How One Mom Made It Her Business to Help Women in Poverty Worldwide
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The impressive story of how one socially conscious young American woman is changing the lives of poor women in third-world countries.

Edgar, the founder of Global Girlfriend, a company that markets hand-crafted apparel, accessories and jewelry, started her venture in 2003 with a $2,000 tax refund. Using the Internet and her network of friends and relatives, she began with goods from women’s cooperatives and showed her fair-trade, eco-friendly, women-made products in living rooms and church basements and at street fairs. With great gusto, she tells how she grew the business with hard work, good connections and the generous help of her many talented girlfriends. To get the products she needed, the good-humored and seemingly tireless author journeyed to India, Nepal, El Salvador, Guatemala, Haiti, Uganda and Kenya, meeting with women, learning what they could do, what materials were available or could be obtained and teaching them how to maintain quality and create items that would sell in the American market. Edgar paints warm portraits of many of the remarkable women she met, but she also provides grim statistics—of the 1.3 billion people living on less than $1 per day, 70 percent are women—and some grim pictures of the extreme poverty of rural India and the monstrous sex trafficking of young girls in Nepal. The company that started small eventually became a multimillion-dollar enterprise selling its goods in stores across the United States and online and providing a livelihood to thousands of impoverished women around the globe. Edgar’s message is that one committed person can take actions that have a major impact on the lives of other individuals. To help others follow her lead, she concludes with a five-point summary of the lessons she has learned from her experience.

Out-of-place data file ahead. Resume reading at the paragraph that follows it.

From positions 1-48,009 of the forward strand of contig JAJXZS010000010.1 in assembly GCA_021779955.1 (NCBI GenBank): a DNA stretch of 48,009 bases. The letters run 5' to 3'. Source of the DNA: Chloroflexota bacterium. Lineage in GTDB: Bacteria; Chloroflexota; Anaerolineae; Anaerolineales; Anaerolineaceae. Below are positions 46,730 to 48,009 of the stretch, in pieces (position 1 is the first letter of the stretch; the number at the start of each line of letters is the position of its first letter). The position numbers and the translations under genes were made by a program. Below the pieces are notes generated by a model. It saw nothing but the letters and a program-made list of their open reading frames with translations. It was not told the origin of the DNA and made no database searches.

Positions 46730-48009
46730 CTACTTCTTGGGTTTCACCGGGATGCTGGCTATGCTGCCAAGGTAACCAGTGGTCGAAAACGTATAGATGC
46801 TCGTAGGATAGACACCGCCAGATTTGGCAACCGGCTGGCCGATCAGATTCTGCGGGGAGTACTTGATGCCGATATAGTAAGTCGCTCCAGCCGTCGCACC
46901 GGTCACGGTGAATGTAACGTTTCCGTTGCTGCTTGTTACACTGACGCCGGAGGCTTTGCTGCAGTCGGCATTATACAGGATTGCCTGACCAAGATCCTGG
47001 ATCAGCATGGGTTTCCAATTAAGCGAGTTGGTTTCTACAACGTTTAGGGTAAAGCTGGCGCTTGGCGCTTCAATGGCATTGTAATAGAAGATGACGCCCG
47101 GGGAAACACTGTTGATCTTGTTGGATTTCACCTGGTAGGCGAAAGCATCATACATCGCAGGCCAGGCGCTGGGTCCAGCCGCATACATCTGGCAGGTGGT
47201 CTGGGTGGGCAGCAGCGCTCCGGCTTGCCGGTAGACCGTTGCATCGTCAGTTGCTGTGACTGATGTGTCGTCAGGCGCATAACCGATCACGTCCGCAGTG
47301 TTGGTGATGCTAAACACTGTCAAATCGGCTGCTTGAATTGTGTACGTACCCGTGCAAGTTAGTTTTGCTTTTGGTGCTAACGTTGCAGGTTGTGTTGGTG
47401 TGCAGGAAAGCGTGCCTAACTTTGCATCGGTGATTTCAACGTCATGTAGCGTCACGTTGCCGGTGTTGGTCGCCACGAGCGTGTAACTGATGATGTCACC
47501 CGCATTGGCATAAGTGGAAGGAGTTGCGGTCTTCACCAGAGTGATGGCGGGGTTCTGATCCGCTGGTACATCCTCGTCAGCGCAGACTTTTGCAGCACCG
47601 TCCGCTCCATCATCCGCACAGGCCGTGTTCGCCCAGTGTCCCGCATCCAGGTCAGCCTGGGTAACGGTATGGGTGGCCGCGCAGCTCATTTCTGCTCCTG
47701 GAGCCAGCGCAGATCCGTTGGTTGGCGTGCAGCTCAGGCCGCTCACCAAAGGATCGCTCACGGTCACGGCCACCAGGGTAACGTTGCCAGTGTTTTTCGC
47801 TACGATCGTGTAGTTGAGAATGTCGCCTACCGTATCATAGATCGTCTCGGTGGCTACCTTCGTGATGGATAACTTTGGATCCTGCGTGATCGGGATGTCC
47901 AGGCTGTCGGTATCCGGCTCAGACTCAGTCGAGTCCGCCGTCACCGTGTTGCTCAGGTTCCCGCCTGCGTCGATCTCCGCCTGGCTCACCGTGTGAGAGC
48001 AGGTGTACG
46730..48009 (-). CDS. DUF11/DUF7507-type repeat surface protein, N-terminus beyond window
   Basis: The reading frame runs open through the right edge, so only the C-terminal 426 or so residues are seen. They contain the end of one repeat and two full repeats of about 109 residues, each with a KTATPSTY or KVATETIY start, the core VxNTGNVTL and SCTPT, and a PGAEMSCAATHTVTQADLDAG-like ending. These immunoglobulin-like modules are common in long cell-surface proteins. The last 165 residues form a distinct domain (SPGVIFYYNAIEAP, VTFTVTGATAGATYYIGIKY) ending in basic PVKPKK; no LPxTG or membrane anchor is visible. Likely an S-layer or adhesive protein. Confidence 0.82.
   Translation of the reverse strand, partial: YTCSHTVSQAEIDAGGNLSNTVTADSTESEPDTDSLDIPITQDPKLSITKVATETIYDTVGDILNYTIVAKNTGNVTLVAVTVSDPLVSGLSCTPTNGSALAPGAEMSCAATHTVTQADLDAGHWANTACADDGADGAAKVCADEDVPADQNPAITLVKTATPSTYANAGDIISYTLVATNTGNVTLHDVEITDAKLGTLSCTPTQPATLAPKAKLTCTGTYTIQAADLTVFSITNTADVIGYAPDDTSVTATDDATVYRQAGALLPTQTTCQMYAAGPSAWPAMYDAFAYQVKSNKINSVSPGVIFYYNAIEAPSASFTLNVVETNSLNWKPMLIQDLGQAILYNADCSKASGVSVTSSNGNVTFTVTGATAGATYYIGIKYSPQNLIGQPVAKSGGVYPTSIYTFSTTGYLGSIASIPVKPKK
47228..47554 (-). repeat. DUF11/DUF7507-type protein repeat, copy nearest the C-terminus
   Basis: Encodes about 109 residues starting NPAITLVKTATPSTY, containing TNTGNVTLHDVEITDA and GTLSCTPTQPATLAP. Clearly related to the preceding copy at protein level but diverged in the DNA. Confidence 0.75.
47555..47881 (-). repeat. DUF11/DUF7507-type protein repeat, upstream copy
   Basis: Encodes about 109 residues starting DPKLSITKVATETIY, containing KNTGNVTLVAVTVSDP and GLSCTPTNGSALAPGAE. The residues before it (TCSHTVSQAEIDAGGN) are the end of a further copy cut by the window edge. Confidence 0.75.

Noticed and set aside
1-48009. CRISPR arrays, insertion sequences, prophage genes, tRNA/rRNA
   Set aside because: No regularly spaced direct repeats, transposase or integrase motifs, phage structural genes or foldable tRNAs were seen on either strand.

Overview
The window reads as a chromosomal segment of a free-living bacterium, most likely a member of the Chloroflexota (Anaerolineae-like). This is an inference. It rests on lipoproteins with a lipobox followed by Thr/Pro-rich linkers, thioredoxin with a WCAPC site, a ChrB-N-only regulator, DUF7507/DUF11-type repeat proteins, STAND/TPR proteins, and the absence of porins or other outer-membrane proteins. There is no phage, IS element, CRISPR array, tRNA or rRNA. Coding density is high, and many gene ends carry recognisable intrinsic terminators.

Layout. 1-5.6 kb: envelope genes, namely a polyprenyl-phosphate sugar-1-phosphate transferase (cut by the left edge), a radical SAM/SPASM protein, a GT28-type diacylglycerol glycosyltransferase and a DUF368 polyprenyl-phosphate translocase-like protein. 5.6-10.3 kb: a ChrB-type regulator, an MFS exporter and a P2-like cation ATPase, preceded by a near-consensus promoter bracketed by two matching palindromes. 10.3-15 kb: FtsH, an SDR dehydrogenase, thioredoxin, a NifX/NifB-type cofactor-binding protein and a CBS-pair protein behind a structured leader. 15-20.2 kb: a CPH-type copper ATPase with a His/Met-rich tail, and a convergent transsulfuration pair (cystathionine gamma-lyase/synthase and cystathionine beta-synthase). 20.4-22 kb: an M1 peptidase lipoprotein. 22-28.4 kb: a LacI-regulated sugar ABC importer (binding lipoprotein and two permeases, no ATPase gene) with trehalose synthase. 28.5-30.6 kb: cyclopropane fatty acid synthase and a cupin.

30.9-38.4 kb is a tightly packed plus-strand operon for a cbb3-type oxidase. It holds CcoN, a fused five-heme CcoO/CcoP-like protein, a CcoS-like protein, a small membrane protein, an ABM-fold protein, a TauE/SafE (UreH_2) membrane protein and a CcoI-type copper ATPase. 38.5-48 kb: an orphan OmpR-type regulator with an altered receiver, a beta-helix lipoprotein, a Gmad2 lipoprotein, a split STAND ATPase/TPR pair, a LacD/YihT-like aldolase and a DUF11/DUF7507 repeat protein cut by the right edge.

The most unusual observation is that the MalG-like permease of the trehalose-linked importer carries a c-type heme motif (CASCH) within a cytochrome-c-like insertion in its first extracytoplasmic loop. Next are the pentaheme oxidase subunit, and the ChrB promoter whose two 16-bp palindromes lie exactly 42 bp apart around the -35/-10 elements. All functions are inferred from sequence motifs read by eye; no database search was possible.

An engaging read, upbeat and inspiring.

Pub Date: April 12th, 2011
ISBN: 978-0-312-62173-5
Page count: 256pp
Publisher: St. Martin's
Review Posted Online:
Kirkus Reviews Issue: Feb. 1st, 2011


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